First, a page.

Food & Wine’s Justin Chapple makes his Classic Pie Crust recipe with all butter to ensure the flakiest crust. Chapple calls for a food processor to make the process even easier, but you can make the crust by hand using a large bowl and a pastry cutter or fork to work the butter into the flour mixture. Don’t forget to decorate the edges of your pie. See the Note for inspiration.
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2 1/2 cups all-purpose flour
1 tablespoon granulated sugar
1 teaspoon kosher salt
2 sticks unsalted butter, cubed and chilled
1/2 cup ice water
How to Make It
In a food processor, pulse the flour with the granulated sugar and salt to mix. Add the butter and pulse in 1-second bursts until the mixture resembles coarse meal. Drizzle the ice water on top and pulse in 1-second bursts until the dough just starts to come together. Turn the dough out onto a work surface, gather any crumbs and pat into 2 disks. Wrap the disks in plastic and refrigerate until chilled, about 45 minutes.
Work with 1 disk of pastry at a time: On a lightly floured work surface, gently tap the pastry with a rolling pin to flatten it slightly. Dust lightly with flour and roll out the pastry to a 13-inch round, a scant 1/4 inch thick. Slide the pastry onto a sheet of parchment paper, then slide the paper onto a baking sheet; refrigerate until chilled. Repeat with the remaining dough (see Note).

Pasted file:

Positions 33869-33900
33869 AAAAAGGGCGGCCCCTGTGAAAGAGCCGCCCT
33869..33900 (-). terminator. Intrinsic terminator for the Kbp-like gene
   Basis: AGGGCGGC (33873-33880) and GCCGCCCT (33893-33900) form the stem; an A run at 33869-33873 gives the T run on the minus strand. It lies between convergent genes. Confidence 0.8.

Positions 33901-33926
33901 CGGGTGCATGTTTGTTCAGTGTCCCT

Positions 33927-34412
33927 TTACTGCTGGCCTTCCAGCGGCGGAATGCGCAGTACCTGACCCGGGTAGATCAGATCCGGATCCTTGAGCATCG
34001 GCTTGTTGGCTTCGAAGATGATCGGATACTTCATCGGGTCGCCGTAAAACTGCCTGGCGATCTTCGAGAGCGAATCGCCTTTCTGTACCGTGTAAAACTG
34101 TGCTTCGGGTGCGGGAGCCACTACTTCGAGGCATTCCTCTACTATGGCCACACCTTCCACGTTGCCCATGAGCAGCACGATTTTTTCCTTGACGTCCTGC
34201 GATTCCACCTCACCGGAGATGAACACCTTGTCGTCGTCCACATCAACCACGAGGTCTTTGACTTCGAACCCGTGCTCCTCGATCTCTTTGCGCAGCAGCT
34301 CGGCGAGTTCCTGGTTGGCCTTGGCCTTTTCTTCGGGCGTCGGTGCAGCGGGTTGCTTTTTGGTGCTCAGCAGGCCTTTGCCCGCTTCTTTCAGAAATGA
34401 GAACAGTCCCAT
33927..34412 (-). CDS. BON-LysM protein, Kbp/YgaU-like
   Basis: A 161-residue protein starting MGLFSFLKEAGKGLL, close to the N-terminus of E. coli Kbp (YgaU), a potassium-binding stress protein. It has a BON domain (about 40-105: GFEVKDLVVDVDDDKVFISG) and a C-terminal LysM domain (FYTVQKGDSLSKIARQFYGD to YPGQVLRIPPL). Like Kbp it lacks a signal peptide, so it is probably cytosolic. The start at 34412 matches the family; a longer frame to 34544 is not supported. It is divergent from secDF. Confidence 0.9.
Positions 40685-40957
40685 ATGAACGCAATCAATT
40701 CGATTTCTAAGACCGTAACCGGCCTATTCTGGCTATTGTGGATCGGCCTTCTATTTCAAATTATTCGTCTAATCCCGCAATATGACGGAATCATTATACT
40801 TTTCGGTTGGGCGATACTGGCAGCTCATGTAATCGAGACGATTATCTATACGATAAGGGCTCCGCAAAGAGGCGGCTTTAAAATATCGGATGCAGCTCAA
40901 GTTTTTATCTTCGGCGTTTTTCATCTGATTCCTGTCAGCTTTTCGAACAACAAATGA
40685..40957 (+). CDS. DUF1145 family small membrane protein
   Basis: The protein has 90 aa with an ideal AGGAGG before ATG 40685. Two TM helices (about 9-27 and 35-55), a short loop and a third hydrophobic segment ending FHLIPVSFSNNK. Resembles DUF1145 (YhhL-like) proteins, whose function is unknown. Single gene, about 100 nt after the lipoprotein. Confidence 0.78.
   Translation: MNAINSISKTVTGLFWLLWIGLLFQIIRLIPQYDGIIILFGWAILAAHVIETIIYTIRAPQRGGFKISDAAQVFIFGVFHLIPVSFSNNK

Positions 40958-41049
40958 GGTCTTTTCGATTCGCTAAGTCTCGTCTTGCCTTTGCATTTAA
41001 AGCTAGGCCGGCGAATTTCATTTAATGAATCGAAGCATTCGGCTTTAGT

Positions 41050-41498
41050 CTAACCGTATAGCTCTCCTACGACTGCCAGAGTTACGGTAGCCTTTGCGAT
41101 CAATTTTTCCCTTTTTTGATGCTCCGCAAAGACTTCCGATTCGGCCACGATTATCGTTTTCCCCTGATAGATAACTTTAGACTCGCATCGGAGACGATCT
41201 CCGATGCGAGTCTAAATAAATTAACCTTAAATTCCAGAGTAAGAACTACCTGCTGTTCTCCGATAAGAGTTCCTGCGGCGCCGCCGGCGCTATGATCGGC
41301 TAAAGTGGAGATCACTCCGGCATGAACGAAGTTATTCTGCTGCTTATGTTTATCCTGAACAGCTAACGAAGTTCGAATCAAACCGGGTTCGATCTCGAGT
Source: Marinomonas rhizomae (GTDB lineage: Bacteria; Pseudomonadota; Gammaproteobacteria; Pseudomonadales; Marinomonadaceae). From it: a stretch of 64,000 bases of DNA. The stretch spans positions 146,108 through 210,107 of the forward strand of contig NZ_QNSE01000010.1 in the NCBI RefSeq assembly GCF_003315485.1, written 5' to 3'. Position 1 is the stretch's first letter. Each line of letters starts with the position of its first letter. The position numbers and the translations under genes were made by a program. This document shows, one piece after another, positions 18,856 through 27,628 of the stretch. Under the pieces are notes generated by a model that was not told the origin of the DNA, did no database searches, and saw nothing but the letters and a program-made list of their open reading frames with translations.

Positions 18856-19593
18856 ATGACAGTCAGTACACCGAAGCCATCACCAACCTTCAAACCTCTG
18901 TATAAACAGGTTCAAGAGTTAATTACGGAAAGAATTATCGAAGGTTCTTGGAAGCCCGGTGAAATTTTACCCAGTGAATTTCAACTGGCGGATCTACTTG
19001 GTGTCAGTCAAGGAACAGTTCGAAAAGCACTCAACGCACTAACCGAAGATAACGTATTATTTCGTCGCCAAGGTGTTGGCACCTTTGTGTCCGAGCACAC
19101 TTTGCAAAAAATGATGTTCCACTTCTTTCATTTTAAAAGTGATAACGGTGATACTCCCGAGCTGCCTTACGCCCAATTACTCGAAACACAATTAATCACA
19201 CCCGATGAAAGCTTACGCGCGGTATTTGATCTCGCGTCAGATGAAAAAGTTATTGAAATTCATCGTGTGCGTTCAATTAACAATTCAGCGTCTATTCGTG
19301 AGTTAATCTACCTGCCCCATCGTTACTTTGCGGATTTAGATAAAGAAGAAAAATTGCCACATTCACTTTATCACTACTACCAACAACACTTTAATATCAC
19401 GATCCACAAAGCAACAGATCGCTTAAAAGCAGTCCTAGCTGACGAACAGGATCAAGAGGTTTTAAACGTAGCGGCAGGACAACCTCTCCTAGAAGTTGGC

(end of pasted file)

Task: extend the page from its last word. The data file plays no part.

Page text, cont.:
Transfer one pastry round to a 9-inch pie plate. Using your fingers, press the dough over the bottom and up the side of the plate over the rim. Using scissors, trim the overhanging dough to 1-inch. Fold the overhanging dough under itself to form a neat edge, then crimp decoratively (see Note). Repeat with the remaining pastry round to form one more crust. Refrigerate for at least 30 minutes before using.
1. If making a double crust pie, roll out the second disk of dough to a 12-inch round and center it over the filling. Press the edges of dough together and trim the overhang to a scant 1-inch, fold the overlay under itself and crimp decoratively. Cut a few slits in the top crust for steam to escape.
2. You can easily decorate the edge of your pie crust using one of these fun techniques:
Classic Crimp: Use your thumbs and fingers (or knuckles) to crimp a scalloped edge.
Old-School Edge: Use the tines of a fork to imprint lines in the dough.
Crescent Moon: Use an inverted spoon to form crescent shapes around the edge of the crust.
On the Dot: Use the handle of a thin wooden spoon to imprint the edge of the crust with dots.
Caesar’s Crown: Using scissors, snip the crust of the dough in 1-inch intervals and then twist the dough in opposite directions to form what resembles Caesar’s crown.
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